2 years old

Choosing a Nursery School for Ethan


As a teacher (former teacher?  I'm never sure how it works when you're a stay at home Mom, either way, I still feel like a teacher) choosing a nursery, preschool and school for Ethan is a very difficult task!  My last job was as Deputy Headmistress and Manager at a wonderful nursery school in Chelsea, and it's proving impossible to find anything that compares to it (unfortunately we live too far away to make it possible for Ethan to go there).  
So since Ethan was born I've been looking for the perfect place for him to play and learn outside the home.  I was unsure about when I wanted him to start, as a stay at home Mom I'm in no hurry to get him out the door, but I do think it's important for him to develop his social skills and independence to further his Personal, Social and Emotional Development.  Now that we have another baby on the way I think it's time to find Ethan somewhere that's all his own, to keep him busy when I'm occupied by the new little bundle.

Before going to visit nurseries I started researching which ones we would like to see, by searching online (Google search and our local council website) and by asking other parents where they sent their children.  I came up with a list of things that are important to us in choosing a school (these will differ for everyone, but here's our list):

Choosing Schools to Visit
  • type of school 
    • nursery (takes children from babies, operates all year round during working hours)
    • preschool (takes children from 2 or 2 1/2, operates during term time during school hours)
    • Montessori, Steiner, Waldorf, other (different approaches to teaching, often more hands on, more nature based)
  • location - walking distance
    • it's very important to me that a nursery school is close by, I think that the walk to school is a vital part of the day and it just isn't the same when driving or taking public transport
  • premises - shared or own?
    • I prefer nursery schools that have their own permanent location, as they can then fully set up all the time and have the children's work displayed on the walls.  In this case I would consider a nursery with a shared location if I really liked other aspects of it, but I would prefer it not to.
  • schools that it feeds into
    • it would be ideal if the nursery school that we choose sends a lot of children to the primary school that we choose for Ethan, that way he will most likely have a few familiar faces when he goes on to school.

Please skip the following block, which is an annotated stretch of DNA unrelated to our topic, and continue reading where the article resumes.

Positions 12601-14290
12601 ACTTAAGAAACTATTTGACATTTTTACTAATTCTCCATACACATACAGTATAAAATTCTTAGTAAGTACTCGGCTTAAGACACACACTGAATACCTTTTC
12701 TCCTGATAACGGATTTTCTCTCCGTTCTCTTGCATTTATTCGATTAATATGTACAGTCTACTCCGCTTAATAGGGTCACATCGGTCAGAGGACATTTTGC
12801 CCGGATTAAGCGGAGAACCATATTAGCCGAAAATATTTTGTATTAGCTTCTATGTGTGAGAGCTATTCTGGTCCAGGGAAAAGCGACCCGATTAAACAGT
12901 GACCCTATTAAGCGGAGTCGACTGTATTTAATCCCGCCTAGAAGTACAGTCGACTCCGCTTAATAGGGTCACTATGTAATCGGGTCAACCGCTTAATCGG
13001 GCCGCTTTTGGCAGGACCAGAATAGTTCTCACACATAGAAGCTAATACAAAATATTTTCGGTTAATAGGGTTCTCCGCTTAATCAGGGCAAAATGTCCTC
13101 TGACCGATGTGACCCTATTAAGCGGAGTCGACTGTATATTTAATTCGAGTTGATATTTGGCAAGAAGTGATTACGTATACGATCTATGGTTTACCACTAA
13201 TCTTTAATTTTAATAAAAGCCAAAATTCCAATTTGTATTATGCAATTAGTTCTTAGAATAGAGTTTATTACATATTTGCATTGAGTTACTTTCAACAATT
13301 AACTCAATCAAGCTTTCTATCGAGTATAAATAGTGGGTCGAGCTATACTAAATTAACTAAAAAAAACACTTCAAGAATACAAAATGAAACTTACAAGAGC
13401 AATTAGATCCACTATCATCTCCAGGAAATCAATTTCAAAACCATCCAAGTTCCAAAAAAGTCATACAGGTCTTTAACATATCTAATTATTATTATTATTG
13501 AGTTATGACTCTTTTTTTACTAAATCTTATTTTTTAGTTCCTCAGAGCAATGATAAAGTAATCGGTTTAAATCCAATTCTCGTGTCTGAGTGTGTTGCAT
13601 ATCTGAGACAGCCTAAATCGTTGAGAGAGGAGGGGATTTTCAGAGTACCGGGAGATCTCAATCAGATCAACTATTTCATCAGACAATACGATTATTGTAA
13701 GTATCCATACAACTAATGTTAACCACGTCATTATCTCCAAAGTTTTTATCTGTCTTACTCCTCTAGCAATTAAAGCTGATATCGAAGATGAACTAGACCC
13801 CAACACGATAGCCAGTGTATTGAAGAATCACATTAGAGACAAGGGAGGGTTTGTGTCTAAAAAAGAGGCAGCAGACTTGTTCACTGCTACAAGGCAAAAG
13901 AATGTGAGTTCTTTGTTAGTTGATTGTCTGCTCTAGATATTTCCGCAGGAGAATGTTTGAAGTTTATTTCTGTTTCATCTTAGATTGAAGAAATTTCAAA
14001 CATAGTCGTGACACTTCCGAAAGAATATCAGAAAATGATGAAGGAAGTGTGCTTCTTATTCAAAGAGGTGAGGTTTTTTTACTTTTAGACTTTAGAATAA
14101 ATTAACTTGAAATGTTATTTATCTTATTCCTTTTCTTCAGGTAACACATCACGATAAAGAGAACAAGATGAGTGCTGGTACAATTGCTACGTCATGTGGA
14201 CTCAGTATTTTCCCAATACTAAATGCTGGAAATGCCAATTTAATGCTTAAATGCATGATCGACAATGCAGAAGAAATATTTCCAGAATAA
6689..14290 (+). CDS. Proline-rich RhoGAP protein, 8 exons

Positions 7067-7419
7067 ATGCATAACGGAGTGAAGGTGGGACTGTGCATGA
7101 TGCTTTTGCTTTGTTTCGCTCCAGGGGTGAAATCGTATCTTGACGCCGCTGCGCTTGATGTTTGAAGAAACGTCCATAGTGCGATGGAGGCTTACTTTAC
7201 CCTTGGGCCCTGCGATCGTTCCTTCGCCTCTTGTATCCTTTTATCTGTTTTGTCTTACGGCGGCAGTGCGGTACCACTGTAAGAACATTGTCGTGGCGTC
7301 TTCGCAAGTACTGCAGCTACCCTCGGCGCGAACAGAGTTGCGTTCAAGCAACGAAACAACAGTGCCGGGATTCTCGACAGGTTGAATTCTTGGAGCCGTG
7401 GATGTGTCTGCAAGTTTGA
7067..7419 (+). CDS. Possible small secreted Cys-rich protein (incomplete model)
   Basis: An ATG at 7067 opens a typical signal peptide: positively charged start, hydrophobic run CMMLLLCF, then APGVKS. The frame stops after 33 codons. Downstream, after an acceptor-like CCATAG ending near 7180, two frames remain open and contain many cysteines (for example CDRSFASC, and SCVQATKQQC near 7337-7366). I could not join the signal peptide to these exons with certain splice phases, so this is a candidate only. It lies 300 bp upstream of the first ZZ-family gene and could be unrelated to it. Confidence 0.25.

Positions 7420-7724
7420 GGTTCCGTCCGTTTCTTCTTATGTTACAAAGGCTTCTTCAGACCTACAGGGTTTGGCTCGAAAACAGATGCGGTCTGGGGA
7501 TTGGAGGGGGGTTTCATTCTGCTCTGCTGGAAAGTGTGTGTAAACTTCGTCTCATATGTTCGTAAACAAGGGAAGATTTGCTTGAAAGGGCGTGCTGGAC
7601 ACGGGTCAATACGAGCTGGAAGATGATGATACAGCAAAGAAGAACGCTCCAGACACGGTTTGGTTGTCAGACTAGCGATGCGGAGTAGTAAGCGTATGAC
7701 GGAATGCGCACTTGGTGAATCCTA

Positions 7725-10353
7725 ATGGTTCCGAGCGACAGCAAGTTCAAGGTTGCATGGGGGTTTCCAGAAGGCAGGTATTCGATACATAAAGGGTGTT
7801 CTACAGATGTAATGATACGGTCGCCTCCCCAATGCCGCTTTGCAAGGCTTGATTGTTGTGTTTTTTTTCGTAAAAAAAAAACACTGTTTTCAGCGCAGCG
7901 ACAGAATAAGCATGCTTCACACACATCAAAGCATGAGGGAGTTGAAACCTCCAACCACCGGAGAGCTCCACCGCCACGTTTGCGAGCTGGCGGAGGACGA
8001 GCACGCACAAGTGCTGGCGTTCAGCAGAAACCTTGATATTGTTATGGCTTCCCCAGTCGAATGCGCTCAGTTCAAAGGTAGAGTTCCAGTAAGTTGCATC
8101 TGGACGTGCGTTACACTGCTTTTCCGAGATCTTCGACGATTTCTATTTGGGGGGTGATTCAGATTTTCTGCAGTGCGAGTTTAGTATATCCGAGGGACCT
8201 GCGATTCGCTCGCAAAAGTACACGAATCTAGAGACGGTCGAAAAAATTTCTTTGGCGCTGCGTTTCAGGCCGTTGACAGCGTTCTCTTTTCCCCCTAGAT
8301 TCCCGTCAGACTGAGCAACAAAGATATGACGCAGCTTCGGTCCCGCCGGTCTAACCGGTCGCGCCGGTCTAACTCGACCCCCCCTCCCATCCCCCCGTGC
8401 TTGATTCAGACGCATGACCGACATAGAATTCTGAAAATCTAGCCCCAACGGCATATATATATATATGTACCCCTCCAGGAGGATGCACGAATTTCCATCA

I've also compiled a list of questions that are important to me when looking for a nursery school for Ethan.  I have to say that the most important thing though, is the overall impression of the nursery.  I walked into one the other day, and didn't even take my list of questions out, as I knew from the second that we set foot in the door that it wasn't the place for Ethan.  It looked drab and dirty, the staff looked very unhappy and there was no evidence of the children's artwork on the walls.  It just did not have a warm and cosy feeling that I like to see in a nursery, after all my little boy is going to be spending a lot of time there and I want it to be a special place for him.  Here are my preliminary questions:

Questions for Nursery Schools
Upon starting
  • Do you have space for January or September 2014 or would we go on a waiting list?
  • When would we have to decide when we want to start and for how many days?
  • Do children have to be potty trained before starting?
  • What is the induction process like?  Do we have visits beforehand?  Do the parents stay for the first morning?
  • What happens if he has trouble settling in?

 Daily routine

  •  What is the daily routine like?
  • What systems do you use for teaching reading and numeracy (Jolly Phonics, etc) if any?
  • Are the children given snacks / meals or do they bring their own?
  •  How often do they play outside?
  •  How involved are parents?
  • Are the holidays the same / similar to local state or private schools?
  • Are there any future plans for the school?  Expansion of the premises? Extended to offer full / more days?

  •  What is the ratio of children to adults?
  • Are all of the teachers qualified?  Have they been at the school long?
  • What are the security measures like? Pick up procedures?
  • What is the accident procedure?  What is the sickness policy? (Are all of the staff trained in first aid?)
  • What is the discipline policy?
  • What schools do children go on to attend?
      A lot of these questions are answered on the nursery's website, in the prospectus and during the initial look around the nursery, so I don't always to pull my list out, I just ask the things that I think were missed off.  Some of them are also a bit 'teachery', so I try to ask them in a less obvious way.  
      I like to follow up with an email to thank them for showing us around and to ask any further questions that I may have forgotten.  (This is especially important for a nurseries that we like, and/or if there's a waiting list to get in, it helps to make a good first impression!) 

      Originally I was just looking for preschools, as Ethan doesn't need any of the baby facilities, but I just wasn't finding one that I liked.  We went to see a nursery today that does provide for babies, it's part of a large nursery chain (which I also thought that I wouldn't like) and takes children all year round for extended hours...what can I say, we actually liked it!  It was very unexpected, but the staff were really lovely, the facilities were excellent and everyone seemed genuinely happy to be there.  We are going to continue our search a little bit, just to ensure that we're making the right decision, but I'll be emailing tomorrow to put our name on the waiting list for this one :)

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